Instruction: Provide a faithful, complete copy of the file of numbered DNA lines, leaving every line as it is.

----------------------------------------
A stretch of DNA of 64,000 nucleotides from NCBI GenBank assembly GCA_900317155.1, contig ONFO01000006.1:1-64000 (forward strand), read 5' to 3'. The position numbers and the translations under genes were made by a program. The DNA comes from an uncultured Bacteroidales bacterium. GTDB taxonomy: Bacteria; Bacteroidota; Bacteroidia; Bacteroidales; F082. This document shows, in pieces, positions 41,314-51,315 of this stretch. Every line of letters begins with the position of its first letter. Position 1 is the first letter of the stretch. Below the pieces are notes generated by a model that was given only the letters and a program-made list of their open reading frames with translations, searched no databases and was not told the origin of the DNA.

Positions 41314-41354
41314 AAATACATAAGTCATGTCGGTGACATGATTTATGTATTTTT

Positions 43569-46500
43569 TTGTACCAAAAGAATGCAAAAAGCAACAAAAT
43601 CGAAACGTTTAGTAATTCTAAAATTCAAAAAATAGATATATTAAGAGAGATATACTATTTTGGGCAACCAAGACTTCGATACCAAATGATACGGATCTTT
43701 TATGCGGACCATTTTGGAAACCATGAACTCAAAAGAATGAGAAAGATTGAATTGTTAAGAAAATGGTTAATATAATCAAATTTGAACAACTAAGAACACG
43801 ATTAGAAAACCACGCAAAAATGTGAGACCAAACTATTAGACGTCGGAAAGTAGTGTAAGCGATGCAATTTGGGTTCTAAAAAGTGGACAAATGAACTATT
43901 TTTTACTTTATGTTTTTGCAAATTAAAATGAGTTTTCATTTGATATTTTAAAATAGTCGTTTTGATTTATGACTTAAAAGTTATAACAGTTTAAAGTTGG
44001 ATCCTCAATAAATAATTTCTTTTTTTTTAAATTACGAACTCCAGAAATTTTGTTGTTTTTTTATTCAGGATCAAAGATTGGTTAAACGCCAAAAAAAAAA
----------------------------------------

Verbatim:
A stretch of DNA of 64,000 nucleotides from NCBI GenBank assembly GCA_900317155.1, contig ONFO01000006.1:1-64000 (forward strand), read 5' to 3'. The position numbers and the translations under genes were made by a program. The DNA comes from an uncultured Bacteroidales bacterium. GTDB taxonomy: Bacteria; Bacteroidota; Bacteroidia; Bacteroidales; F082. This document shows, in pieces, positions 41,314-51,315 of this stretch. Every line of letters begins with the position of its first letter. Position 1 is the first letter of the stretch. Below the pieces are notes generated by a model that was given only the letters and a program-made list of their open reading frames with translations, searched no databases and was not told the origin of the DNA.

Positions 41314-41354
41314 AAATACATAAGTCATGTCGGTGACATGATTTATGTATTTTT

Positions 43569-46500
43569 TTGTACCAAAAGAATGCAAAAAGCAACAAAAT
43601 CGAAACGTTTAGTAATTCTAAAATTCAAAAAATAGATATATTAAGAGAGATATACTATTTTGGGCAACCAAGACTTCGATACCAAATGATACGGATCTTT
43701 TATGCGGACCATTTTGGAAACCATGAACTCAAAAGAATGAGAAAGATTGAATTGTTAAGAAAATGGTTAATATAATCAAATTTGAACAACTAAGAACACG
43801 ATTAGAAAACCACGCAAAAATGTGAGACCAAACTATTAGACGTCGGAAAGTAGTGTAAGCGATGCAATTTGGGTTCTAAAAAGTGGACAAATGAACTATT
43901 TTTTACTTTATGTTTTTGCAAATTAAAATGAGTTTTCATTTGATATTTTAAAATAGTCGTTTTGATTTATGACTTAAAAGTTATAACAGTTTAAAGTTGG
44001 ATCCTCAATAAATAATTTCTTTTTTTTTAAATTACGAACTCCAGAAATTTTGTTGTTTTTTTATTCAGGATCAAAGATTGGTTAAACGCCAAAAAAAAAA